From Christina Hoff Sommers in the New York Times:
Rather than try to change the basic nature of boys, why not work with who they are? Consider the all-too-typical case of Justin, a Southern California boy who loved science fiction, pirates and battles. An alarmed teacher summoned his parents to school to discuss a picture the 8-year-old had drawn of a sword fight — which included several decapitated heads. Justin was a well-behaved, normal little boy, but the teacher expressed grave concern about Justin’s values. The boy’s father was astonished, not by his son’s drawing — typical boy stuff — but by the teachers lack of sympathy for his son’s imagination. If boys are constantly subject to disapproval for their interests and enthusiasms they are likely to become disengaged and lag further behind.
Full article is here.
From Mark Sherman in Psychology Today:
What is someone like me to do? While I had a mother I loved and respected, and I have a wife I adore, my children and grandchildren – for whom, like every parent and grandparent, I want the best – all happen to be males, all seven of them: three grown sons and four young grandsons. What do I tell my sons? That they should encourage their sons to support the aspirations of girls, girls who are already surpassing them in school at all levels, and going on to graduate schools in larger numbers(link is external)?
Also, if there is any truth at all to evolutionary psychology, which tells us that women prefer mates who are achievers, what will it mean to Grant’s daughters and the daughters of others, when their pool of eligible men diminishes due to this still not well-known gender gap?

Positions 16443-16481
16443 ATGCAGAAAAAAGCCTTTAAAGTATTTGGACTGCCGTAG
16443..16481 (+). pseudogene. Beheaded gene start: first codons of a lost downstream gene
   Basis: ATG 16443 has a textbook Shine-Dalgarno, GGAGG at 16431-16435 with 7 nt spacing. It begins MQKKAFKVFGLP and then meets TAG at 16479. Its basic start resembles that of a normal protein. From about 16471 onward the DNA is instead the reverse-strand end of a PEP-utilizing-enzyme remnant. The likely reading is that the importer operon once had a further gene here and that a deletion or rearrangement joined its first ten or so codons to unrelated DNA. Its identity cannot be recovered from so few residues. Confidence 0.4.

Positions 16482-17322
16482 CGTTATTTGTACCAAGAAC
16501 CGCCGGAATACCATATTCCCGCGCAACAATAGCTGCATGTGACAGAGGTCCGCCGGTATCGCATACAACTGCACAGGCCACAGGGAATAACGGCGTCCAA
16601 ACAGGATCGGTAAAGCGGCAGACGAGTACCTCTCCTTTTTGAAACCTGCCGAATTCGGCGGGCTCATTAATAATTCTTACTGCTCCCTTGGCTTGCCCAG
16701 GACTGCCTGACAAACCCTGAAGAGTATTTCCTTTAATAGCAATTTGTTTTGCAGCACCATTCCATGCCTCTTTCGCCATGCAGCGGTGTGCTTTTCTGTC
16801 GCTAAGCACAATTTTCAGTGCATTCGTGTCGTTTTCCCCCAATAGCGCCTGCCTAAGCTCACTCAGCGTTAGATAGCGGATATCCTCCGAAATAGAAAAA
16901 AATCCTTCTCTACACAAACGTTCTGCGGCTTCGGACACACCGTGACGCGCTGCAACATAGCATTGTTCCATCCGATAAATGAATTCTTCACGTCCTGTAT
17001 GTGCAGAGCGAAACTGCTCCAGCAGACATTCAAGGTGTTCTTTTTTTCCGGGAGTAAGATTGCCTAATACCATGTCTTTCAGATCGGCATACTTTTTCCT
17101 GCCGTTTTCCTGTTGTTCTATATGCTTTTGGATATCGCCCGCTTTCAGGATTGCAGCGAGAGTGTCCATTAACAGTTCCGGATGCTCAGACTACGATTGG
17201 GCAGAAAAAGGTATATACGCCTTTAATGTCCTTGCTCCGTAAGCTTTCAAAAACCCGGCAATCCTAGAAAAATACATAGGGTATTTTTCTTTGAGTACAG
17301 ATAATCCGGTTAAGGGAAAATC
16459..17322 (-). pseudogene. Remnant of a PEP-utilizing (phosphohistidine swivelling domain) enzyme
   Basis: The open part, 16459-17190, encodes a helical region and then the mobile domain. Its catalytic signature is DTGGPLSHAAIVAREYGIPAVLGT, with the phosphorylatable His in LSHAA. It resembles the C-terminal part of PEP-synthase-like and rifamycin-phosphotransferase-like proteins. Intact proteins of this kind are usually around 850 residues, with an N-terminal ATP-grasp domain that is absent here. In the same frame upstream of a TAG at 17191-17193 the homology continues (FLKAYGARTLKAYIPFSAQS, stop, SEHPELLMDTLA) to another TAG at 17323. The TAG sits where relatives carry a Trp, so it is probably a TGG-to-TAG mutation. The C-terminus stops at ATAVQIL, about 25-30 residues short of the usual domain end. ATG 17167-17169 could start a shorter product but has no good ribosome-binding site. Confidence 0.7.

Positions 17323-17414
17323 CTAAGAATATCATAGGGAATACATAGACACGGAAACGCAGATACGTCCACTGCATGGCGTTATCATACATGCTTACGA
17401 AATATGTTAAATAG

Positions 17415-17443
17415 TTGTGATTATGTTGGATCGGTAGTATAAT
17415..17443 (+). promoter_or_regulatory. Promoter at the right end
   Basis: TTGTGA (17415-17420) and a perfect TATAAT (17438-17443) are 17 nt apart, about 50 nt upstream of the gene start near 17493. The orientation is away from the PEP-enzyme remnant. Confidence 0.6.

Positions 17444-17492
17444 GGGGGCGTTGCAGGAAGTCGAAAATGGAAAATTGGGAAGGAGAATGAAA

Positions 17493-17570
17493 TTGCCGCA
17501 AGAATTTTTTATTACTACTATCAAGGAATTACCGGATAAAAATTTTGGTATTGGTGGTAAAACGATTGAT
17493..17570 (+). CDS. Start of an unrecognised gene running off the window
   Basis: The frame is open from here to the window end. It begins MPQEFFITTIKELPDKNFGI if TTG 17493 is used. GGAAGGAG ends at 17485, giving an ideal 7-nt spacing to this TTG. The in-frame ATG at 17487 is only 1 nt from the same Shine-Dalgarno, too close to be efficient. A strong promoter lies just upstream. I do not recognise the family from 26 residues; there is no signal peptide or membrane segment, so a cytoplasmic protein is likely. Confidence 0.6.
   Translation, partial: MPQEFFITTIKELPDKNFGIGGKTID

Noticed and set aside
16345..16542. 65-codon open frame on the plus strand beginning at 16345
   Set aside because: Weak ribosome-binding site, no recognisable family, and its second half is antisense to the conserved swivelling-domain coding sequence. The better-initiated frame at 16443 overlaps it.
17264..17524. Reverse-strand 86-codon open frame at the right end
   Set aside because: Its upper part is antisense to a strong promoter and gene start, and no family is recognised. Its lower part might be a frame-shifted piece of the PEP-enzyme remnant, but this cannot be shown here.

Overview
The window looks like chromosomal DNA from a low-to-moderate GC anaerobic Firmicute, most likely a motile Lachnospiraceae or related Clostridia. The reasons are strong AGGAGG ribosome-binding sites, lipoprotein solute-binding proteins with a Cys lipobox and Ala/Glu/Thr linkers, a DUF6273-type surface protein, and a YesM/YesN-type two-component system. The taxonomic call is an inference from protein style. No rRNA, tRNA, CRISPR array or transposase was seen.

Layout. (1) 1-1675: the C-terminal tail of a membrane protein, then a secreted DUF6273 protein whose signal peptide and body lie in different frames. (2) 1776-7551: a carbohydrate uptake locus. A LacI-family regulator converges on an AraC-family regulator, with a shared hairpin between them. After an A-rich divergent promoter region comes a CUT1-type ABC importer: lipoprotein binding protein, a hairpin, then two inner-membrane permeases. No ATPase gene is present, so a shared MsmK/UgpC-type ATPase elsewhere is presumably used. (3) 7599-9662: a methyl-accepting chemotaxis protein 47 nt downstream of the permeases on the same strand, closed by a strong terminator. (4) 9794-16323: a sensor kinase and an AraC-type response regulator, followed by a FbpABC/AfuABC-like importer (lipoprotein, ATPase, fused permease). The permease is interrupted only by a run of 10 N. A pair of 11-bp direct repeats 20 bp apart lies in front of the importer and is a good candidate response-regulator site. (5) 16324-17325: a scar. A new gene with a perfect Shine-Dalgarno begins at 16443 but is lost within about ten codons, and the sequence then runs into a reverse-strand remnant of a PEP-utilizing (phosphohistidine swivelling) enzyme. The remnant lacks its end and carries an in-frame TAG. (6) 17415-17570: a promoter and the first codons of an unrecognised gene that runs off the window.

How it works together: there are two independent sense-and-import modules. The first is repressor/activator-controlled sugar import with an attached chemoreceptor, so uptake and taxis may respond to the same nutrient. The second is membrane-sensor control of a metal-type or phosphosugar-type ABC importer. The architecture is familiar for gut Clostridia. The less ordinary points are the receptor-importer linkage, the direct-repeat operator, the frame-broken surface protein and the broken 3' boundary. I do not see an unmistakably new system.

I cannot think of any time when a group that was stagnating in their achievements was being asked to support the aspirations of a group that is outdoing them.
Full article is here.
An overview of what we call The Boy Crisis, Boy Trouble by Kay S. Hymowitz in City Journal, 2013:
When I started following the research on child well-being about two decades ago, the focus was almost always girls’ problems—their low self-esteem, lax ambitions, eating disorders, and, most alarming, high rates of teen pregnancy. Now, though, with teen births down more than 50 percent from their 1991 peak and girls dominating classrooms and graduation ceremonies, boys and men are increasingly the ones under examination. Their high school grades and college attendance rates have remained stalled for decades. Among poor and working-class boys, the chances of climbing out of the low-end labor market—and of becoming reliable husbands and fathers—are looking worse and worse.
From the archives of Psychology Today: Boys and Young Men: A New Cause for Liberals by Mark Sherman in 2010.
Even today, when someone writes about the way boys are lagging behind girls, he or she often talks about it as if it just started happening. For example, in a Times oped piece published on March 27 of , Nicholas Kristof, who has written extensively on the problems of girls and women in developing countries, says:
“Around the globe, it’s mostly girls who lack educational opportunities. Even in the United States, many people still associate the educational “gender gap” with girls left behind in math. Yet these days, the opposite problem has snuck up on us: In the United States and other western countries alike, it’s mostly boys who are faltering in school. The latest surveys show that American girls on the average have roughly achieved parity with boys in math. Meanwhile, girls are well ahead of boys in verbal skills, and they just seem to try harder.”
I must admit that when I read this, and saw the words “snuck up on us,” my immediate reaction was “Where have you been?” For anyone who cared to look at the data – and for millions of parents of sons – the problem was already there close to two decades ago.
The entire article is here.